A number of researchers have developed frameworks to assist with effective application of multimedia elements into online learning resources. This paper examines one of these: Mayer’s (2001) Cognitive Theory of Multimedia learning and seven associated principles. The paper outlines how the theory and principles were applied to the design of two online courses on academic integrity developed by Libraries and Learning Services staff at the University of Auckland.

Visual processing

Multimedia is defined by Mayer as the presentation of information which contains two different: elements: textual elements and a pictorial elements (as cited in Keller and Grimm 2005:169). In turn these elements are committed to working memory through two different channels: a verbal channel and a visual channel. Of these two channels the visual channel is the most powerful with the brain processing visuals 60,000 times faster than text (Burmark 2008). Visuals also provide a depth of information in a split second which would require a large amount of text. They allow communication across cultures and convey emotion in a way which is more difficult in verbal or written communication (Burmark 2008). More importantly perhaps, visuals increase engagement, and students’ willingness to read accompanying text and can improve recall and retention by over 75 %, as visual imagery is more readily committed to long term memory (Burmark 2008).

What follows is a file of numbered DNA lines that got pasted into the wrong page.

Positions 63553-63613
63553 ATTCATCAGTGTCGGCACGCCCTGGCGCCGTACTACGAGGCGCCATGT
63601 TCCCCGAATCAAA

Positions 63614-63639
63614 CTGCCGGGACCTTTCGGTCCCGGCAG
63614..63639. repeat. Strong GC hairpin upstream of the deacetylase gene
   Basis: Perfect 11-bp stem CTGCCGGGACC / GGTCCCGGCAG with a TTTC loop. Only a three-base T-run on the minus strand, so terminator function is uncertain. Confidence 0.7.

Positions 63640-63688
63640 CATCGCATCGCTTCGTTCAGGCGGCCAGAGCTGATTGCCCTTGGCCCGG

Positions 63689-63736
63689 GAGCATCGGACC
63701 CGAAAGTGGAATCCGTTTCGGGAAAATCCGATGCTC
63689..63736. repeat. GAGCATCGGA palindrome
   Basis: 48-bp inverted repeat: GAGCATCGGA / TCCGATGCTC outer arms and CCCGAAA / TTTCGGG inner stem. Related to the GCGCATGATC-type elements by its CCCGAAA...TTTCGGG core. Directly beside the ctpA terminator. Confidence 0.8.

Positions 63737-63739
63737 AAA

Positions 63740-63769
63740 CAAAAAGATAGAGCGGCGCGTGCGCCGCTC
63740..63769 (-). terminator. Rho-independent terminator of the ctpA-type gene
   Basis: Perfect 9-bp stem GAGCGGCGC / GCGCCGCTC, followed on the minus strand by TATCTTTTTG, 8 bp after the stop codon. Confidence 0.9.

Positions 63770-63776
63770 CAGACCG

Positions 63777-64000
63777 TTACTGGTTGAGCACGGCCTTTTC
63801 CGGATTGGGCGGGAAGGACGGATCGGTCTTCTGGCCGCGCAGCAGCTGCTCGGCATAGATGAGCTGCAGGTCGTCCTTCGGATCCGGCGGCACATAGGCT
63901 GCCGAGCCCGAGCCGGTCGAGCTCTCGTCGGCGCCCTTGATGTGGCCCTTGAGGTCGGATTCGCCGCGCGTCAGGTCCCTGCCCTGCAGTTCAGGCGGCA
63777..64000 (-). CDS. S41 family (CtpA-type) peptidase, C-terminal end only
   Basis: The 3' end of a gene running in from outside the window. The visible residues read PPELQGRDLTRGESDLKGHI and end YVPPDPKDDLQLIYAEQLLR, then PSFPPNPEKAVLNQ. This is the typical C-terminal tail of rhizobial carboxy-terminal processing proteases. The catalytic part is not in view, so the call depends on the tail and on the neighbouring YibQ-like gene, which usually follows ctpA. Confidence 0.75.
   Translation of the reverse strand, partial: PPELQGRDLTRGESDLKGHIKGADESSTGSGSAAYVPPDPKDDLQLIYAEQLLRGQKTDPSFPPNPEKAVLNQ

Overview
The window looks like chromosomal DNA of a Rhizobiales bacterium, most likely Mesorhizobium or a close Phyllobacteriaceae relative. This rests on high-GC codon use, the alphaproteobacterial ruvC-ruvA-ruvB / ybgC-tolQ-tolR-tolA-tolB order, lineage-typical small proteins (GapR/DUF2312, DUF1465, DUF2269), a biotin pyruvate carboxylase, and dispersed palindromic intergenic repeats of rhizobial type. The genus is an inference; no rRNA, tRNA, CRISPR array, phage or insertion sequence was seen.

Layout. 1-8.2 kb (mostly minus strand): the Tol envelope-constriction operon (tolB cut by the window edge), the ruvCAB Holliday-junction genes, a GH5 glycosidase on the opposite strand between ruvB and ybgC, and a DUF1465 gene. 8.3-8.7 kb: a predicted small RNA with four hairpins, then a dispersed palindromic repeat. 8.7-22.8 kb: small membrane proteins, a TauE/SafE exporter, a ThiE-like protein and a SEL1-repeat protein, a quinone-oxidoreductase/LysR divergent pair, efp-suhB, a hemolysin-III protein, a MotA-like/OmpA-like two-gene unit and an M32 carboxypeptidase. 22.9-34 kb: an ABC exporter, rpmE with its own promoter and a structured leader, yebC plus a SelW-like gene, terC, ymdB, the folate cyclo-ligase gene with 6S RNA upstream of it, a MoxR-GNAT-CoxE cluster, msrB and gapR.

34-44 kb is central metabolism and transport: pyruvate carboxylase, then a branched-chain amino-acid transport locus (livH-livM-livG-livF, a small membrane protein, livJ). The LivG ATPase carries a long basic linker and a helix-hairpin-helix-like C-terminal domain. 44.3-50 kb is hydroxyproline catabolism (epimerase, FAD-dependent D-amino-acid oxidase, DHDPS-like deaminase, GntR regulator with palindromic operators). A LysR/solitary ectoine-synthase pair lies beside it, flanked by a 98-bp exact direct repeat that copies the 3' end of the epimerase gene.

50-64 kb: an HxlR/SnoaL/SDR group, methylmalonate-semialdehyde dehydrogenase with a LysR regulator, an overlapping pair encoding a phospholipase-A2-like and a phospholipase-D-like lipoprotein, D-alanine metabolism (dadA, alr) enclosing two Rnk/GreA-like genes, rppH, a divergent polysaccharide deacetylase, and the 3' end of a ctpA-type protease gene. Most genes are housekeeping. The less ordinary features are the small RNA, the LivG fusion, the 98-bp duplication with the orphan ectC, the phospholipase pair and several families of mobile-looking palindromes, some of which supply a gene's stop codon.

Effective use of visuals in instructional design

Best practice for instructional design discourages too much text (Prensky 2001). In other words, within the context of online design the expectation would be that text plays no greater role than any other aspect, and should be consciously minimised in order to keep learners engaged. An online course consisting of pages of text would be considered to be of poor design.

Prensky (2001) further states that a variety of skills are developed by exposure to online activities such as games and other media. These skills include amongst others: mental mapping, visual literacy and constructing three dimensional mental models out of two dimensional images.